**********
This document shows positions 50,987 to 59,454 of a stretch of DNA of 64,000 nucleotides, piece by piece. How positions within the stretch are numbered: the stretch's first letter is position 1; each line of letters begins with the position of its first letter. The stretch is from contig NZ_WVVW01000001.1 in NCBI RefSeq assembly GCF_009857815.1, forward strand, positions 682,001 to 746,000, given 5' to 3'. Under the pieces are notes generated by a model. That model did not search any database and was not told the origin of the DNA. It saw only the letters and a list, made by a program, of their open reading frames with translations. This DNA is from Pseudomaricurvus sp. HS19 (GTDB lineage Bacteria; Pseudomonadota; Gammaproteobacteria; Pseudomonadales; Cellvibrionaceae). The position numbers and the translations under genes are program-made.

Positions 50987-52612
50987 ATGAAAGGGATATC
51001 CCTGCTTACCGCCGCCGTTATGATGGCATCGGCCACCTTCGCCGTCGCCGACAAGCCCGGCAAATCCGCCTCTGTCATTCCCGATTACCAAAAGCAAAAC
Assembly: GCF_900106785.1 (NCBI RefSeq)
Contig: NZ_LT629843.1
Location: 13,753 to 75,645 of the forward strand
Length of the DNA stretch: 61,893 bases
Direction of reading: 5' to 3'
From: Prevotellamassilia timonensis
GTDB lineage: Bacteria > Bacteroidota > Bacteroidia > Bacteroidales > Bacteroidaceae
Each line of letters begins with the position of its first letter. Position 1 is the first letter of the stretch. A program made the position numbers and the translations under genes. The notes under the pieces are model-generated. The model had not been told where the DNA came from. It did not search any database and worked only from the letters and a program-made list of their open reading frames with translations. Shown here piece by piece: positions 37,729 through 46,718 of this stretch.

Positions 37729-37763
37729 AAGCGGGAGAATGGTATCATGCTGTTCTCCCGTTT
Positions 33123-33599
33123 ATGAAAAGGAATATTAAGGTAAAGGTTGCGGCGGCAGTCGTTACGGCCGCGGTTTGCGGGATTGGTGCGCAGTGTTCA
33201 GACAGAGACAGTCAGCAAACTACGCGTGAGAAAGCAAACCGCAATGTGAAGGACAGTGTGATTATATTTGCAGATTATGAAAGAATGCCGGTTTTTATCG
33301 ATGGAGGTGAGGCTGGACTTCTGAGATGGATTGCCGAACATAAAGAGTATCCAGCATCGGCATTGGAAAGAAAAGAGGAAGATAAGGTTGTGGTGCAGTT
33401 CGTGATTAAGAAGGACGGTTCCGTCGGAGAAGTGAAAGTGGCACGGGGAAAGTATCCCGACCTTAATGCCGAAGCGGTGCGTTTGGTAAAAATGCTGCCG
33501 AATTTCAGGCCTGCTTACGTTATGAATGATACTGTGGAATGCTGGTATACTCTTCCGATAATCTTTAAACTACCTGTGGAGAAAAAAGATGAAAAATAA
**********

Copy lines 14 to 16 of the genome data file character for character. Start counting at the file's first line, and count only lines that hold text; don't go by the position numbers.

37729 AAGCGGGAGAATGGTATCATGCTGTTCTCCCGTTT
Positions 33123-33599
33123 ATGAAAAGGAATATTAAGGTAAAGGTTGCGGCGGCAGTCGTTACGGCCGCGGTTTGCGGGATTGGTGCGCAGTGTTCA